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Is our company legally obligated to allow current or former employees to review or copy their personnel files?

There is no federal law that requires private employers to provide employees access to their personnel files, but there are many state laws that do grant access. Because employees’ access rights vary from state to state, employers should know the personnel file access laws for each state in which they employ individuals. 

Often state laws address issues such as a) who has access to information from the file, including current and former employees; b) the frequency of access; c) who can obtain copies; d) exceptions to the information accessible to employees; e) the type of records to be kept; f) how record corrections can be made; g) what legal remedies are available; and h) what information may be disclosed to third parties.

Even without a state requirement, establishing a policy helps employees, managers and human resource staff be knowledgeable about the company’s approach. To develop a policy, an employer should first verify the laws for all the states in which the company employs people. A multistate employer needs a flexible policy, so it is applicable to all employees. For example, a statement such as “Access to personnel files will be provided according to state law” is appropriate. Organizations should consider the following questions before drafting a policy:

  • Will employees be allowed to photocopy items in their files?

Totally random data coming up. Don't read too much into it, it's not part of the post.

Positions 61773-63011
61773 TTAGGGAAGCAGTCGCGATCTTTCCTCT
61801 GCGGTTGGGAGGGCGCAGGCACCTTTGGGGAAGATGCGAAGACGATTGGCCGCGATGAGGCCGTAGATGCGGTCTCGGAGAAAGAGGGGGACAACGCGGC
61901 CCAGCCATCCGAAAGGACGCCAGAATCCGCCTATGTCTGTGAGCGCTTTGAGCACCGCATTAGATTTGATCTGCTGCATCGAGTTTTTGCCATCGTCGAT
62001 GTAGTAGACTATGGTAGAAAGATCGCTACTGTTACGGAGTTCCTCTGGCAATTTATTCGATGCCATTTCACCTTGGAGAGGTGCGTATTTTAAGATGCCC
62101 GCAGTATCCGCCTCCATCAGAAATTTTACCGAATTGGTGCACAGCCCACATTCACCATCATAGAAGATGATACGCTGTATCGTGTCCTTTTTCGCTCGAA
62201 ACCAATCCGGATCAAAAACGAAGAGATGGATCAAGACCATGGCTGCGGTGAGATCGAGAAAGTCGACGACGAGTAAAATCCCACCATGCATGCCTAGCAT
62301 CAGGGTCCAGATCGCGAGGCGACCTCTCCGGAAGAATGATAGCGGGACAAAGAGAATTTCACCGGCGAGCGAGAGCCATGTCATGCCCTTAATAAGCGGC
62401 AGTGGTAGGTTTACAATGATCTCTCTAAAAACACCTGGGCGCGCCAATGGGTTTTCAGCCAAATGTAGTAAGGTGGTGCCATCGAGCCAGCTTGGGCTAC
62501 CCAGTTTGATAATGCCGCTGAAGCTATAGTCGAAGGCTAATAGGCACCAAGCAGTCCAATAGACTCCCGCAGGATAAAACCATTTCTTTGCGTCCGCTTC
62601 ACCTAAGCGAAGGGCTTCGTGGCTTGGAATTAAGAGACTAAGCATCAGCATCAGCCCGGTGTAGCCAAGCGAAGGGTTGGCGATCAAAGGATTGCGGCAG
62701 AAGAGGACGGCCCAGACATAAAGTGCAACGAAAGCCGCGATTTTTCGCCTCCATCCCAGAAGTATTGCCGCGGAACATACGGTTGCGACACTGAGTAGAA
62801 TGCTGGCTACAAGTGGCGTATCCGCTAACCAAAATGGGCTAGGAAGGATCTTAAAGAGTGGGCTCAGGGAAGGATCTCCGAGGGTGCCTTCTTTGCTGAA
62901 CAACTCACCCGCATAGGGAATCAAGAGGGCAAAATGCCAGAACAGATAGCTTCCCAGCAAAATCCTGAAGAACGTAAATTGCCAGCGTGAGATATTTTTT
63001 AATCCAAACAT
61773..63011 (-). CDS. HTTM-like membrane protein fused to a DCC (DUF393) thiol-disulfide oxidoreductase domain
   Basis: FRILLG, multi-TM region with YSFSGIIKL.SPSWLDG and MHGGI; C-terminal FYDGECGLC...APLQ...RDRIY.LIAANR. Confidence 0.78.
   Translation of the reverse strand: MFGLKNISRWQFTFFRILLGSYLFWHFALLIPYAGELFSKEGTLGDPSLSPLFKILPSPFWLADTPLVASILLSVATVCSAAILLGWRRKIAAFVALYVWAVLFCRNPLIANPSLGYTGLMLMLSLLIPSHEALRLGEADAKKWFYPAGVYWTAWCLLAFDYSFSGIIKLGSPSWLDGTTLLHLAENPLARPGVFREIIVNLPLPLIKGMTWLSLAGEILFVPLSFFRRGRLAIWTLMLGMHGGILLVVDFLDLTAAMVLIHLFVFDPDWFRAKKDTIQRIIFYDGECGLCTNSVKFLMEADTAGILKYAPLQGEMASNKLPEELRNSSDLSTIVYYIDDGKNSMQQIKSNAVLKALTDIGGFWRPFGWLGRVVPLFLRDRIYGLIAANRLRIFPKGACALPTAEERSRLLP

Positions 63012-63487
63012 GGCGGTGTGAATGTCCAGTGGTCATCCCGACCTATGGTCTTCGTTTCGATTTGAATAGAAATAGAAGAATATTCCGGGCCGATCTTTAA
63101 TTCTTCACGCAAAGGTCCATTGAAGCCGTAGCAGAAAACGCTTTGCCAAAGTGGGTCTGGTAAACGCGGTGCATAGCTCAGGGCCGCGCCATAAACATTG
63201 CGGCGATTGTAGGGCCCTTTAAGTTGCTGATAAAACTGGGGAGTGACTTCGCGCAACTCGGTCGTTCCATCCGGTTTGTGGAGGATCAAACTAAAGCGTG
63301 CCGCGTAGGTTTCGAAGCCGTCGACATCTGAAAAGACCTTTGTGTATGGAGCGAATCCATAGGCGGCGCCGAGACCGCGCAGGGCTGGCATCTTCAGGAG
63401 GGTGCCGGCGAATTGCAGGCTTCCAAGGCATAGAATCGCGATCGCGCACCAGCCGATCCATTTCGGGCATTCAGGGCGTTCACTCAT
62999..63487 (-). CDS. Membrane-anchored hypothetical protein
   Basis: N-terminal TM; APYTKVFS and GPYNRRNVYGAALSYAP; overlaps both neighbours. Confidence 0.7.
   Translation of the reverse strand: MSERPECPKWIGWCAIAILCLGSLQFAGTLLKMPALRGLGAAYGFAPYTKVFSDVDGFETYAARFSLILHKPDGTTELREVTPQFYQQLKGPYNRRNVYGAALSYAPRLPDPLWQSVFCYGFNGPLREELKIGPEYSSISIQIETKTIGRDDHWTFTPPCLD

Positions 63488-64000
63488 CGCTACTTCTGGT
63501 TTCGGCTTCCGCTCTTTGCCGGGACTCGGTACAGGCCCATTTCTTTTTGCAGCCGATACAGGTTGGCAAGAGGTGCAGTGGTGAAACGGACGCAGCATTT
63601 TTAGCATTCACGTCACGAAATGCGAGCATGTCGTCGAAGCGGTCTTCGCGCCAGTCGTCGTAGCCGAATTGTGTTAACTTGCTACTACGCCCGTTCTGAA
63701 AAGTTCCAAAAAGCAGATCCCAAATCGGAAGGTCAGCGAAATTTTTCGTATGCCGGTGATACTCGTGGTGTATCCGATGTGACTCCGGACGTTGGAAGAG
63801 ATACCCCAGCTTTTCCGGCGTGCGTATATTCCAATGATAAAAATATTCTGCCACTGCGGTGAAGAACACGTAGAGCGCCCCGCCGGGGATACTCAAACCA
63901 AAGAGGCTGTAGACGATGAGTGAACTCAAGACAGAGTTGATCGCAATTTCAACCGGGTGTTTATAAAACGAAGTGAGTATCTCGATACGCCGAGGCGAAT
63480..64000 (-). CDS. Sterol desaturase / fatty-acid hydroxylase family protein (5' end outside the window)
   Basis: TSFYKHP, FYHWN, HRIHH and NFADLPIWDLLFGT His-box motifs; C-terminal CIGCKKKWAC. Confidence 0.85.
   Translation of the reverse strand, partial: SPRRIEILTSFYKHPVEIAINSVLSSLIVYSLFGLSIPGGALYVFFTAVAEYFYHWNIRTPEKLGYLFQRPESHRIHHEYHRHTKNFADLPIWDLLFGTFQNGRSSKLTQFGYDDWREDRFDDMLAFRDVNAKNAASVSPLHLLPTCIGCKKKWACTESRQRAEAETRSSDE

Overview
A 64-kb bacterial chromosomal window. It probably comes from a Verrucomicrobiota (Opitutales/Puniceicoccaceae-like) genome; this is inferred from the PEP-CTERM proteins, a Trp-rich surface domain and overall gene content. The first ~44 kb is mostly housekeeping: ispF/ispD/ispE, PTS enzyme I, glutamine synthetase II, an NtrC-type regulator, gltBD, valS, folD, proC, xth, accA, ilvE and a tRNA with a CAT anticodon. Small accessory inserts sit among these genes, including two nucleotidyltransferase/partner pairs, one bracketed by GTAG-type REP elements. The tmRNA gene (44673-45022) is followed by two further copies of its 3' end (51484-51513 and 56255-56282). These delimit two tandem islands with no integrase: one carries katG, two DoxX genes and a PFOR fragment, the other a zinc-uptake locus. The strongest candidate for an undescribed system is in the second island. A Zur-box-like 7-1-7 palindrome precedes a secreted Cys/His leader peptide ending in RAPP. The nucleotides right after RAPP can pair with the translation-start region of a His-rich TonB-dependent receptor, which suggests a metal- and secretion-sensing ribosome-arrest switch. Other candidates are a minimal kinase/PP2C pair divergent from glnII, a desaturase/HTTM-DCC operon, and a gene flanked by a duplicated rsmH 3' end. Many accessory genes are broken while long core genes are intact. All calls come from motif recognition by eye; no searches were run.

• Will access be granted to all employees or only to specific employees, at the organization’s discretion?

  • Will employees be allowed to assign their right to inspect their files to a union representative or lawyer?

  • Should the organization have a procedure for employees to challenge information they believe to be incorrect?

  • Should the organization allow employees access to their personnel files only for specific reasons?

  • Should the organization limit employees’ right to review disciplinary actions and performance appraisals?

  • Are there limitations for confidential information? (Employees should not have access to confidential information, such as former employer reference checks and confidential investigations.)

  • Should the organization limit the frequency of an employee’s access to his or her personnel file, such as the number of times per year or other time frame?

Employers are well served if they also consider which records to retain and how to organize the files. SHRM’s guidance on personnel records is helpful. Also, clear communication about how employees may access their files is helpful to managers, employees and HR. Including this information in the employee handbook is a simple way to communicate the policy.


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